LEONIDAS SMITH didn't have to think twice when it came to choosing between his car and his vegetable garden. To save the car from being stolen for the third time, he paved the lower half of his Anacostia back yard, surrounded it with chain link fence, parked the car and locked the gate.

It wasn't long, though, before this man with a green thumb found himself filling trash cans, cinder blocks, planters and battered ice chests with dirt and seeds, producing more than enough fresh summer vegetables to carry him through the season. As usual, there were leftovers to pass out to sons and daughters, fellow church members and the neighbors who have watched his garden grow during the 29 years he has lived in the tidy row house with his wife, Mary.

"At first I was so disgusted," says Smith, smiling when he thinks about giving up the original garden back in l970. "As it turns out, I like it much better." He points out the terraced window boxes for tomatoes and cucumbers built above open cinder blocks overflowing with parsley, scallions and green pepper bushes, among other things. This new system, he says, is far more productive and consumes less space.

Green things are everywhere. Above Smith's car is a dried-out grape arbor from last year's crop. Unusual greens such as rape and mustard grow next to the tires. Tomato plants flourish beside the steps near the chili pepper bush.

But he doesn't stop at vegetables. Smith's front yard is ablaze with flowers of every size, shape, color and hybrid imaginable, all encircling a fat Japanese cherry tree planted in 1939. Along the side of his house are what he calls his geranium trees from which he breaks off shoots to plant in the ground surrounding the narrow cement walkway. His orange and pink dahlias are as big as dinner plates. Mint and spearmint grow next to them. Vines of green beans grow around the rose bushes and cover them as the petals die off, making more room for his favorite garden vegetable.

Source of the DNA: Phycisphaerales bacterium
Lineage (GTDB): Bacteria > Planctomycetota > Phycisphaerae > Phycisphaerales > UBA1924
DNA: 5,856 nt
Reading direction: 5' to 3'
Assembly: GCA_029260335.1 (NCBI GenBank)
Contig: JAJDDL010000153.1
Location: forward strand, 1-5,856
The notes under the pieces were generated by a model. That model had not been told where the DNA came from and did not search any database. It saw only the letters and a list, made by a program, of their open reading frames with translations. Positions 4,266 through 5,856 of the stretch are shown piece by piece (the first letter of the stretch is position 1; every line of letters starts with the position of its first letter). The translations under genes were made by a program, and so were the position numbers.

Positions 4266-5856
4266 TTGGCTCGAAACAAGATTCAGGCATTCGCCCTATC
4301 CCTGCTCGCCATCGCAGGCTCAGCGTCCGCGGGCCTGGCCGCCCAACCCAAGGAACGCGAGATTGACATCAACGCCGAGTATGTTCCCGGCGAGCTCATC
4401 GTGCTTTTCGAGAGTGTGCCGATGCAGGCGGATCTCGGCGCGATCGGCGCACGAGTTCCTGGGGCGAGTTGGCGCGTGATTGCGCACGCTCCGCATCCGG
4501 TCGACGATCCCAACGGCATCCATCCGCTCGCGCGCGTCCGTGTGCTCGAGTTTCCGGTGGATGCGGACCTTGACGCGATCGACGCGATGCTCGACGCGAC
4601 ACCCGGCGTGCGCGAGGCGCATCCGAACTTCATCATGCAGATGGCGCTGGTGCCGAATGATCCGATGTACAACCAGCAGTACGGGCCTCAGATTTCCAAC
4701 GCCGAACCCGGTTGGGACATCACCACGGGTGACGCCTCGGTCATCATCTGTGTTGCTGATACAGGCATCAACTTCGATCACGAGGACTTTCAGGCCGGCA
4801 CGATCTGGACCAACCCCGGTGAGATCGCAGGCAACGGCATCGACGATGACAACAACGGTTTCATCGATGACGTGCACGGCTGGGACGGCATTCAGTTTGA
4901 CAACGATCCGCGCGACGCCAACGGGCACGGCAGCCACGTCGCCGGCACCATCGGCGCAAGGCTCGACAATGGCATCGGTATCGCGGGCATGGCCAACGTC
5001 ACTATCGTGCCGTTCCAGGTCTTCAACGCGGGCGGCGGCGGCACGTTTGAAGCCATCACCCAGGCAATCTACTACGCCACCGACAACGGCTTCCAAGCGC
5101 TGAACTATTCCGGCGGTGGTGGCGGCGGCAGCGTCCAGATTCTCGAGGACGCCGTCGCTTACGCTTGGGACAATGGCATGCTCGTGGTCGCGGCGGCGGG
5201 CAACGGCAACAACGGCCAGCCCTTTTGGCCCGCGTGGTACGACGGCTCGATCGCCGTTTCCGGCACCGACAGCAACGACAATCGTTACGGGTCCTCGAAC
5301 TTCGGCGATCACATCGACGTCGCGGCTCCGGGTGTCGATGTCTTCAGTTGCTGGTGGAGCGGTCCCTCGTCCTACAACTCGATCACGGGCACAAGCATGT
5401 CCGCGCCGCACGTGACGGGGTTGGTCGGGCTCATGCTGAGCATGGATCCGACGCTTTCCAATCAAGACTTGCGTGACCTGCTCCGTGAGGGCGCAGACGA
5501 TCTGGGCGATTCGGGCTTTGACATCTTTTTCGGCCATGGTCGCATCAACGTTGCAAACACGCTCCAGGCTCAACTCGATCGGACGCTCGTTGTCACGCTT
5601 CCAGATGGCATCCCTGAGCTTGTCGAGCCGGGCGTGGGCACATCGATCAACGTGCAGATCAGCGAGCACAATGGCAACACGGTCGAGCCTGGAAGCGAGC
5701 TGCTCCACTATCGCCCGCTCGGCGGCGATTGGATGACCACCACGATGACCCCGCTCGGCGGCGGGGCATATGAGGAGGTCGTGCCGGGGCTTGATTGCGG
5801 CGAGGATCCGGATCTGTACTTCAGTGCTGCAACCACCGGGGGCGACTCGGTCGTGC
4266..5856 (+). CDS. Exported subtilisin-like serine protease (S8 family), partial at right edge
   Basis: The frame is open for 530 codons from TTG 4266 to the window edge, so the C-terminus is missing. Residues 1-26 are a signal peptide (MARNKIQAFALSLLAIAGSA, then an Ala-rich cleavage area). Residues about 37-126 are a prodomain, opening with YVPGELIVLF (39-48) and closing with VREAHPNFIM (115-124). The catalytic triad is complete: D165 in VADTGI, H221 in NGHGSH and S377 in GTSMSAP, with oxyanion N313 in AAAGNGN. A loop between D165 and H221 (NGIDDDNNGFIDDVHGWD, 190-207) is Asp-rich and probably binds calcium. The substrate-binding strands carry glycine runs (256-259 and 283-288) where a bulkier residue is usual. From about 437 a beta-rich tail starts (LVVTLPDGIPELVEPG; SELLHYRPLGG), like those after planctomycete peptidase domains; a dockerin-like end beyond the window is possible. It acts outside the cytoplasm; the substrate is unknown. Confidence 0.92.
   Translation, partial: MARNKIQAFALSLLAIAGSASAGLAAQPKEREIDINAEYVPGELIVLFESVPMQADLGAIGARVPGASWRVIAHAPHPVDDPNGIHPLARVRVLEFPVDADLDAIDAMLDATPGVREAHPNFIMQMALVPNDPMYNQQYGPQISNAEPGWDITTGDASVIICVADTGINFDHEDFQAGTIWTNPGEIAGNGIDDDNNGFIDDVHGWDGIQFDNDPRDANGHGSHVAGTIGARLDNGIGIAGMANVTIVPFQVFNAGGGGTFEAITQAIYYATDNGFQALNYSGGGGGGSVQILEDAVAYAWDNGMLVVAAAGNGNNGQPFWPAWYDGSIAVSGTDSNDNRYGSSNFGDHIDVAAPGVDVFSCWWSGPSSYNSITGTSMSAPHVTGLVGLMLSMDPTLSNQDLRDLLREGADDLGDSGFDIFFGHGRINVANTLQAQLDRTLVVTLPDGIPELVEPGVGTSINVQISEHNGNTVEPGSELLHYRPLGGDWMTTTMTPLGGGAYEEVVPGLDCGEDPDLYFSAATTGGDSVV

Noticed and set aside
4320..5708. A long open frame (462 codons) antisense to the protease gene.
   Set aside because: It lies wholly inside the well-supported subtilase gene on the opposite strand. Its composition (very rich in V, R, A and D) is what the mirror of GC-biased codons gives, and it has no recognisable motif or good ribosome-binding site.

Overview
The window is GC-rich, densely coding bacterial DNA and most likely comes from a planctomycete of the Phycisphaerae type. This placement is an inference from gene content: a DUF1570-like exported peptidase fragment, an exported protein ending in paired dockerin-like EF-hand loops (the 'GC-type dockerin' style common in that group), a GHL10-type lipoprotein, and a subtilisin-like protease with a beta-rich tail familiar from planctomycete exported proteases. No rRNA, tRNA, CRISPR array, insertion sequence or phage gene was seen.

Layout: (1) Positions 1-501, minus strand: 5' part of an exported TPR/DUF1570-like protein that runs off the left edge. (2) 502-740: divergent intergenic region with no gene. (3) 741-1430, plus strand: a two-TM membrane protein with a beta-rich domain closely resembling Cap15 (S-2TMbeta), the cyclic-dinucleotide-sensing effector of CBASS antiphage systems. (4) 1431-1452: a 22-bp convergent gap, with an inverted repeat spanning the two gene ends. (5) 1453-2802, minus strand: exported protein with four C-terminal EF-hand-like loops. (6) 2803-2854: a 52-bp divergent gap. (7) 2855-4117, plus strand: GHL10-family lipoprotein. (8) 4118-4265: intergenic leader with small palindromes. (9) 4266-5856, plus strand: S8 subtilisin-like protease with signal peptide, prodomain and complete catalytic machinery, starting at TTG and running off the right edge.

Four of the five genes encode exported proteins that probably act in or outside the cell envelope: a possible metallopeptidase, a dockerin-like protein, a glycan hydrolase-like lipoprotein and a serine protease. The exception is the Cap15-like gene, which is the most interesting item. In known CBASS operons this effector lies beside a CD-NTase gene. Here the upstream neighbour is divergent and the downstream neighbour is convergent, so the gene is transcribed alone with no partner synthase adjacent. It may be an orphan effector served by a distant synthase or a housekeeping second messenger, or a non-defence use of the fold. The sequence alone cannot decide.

His secret, he says, is his special fertilizer, a combination he mixes in a large trash can--two pounds of Super Manure, one quart of 5-10-5, 20 gallons of water, 20 scoops of Miracle Grow and lots of love.

"You gotta love 'em like your children to get 'em to grow," he says, adding that plants don't need more than six inches of good soil, fertilizer and plenty of moisture with good drainage. "I try to plant from seed as much as I can," he adds. "I figure if the other guy can do it, so can I." This way he gets more produce for less money and gives the excess away.

"He spends all day in the garden," Mary Smith says. "He sticks a rose in the ground and it grows into a tree. I tell you, I have to watch my old shoes, I'm afraid he might plant them when I'm not looking."

Once the produce is ready, Smith harvests his crops and makes them table-ready. His technique is simple, and he doesn't write his recipes down. His favorite is green beans, boiled with salt pork, salt, pepper, seasoned with cheddar or parmesan cheese. He eats zucchini pickles from the jar year round. BOILED GREEN BEANS WITH TINY NEW POTATOES (6 to 8 servings) 2 pounds green beans 2 pounds tiny new potatoes Water to cover 1/2 pound salt pork, rinsed and cut into slices, or 1 ham hock Small onion, chopped Freshly ground black pepper to taste Grated cheddar or parmesan cheese, to taste

Clean green beans and snap into bite-sized pieces. Wash potatoes. Put in 4-quart saucepan and cover with water. Add salt pork, onion and pepper. Bring to a simmer and cook for 30 minutes just until potatoes are barely done and beans are cooked. Drain and serve sprinkled with cheese. LEONIDAS SMITH'S PICKLED ZUCCHINI 2 pounds tiny zucchini, peeled and quartered Salt 1 teaspoon calcium hydroxide 1 quart water 1 quart white vinegar 2 cups sugr 1/2 box or bottle pickling spice (about 5 tablespoons), tied in cheesecloth

Salt zucchini and set aside for 30 minutes. Squeeze water out with paper towel. Soak in clean water to cover about 2 to 3 hours. Mix calcium hydroxide with 1 quart cold water, add zucchini and let soak overnight. Mix together white vinegar, sugar and pickling spice wrapped in cheesecloth and bring to a boil. Drop zucchini in and return to boil. Remove from heat and pack into hot jars leaving 1/8 inch head space. Seal and process 15 minutes in a boiling water bath.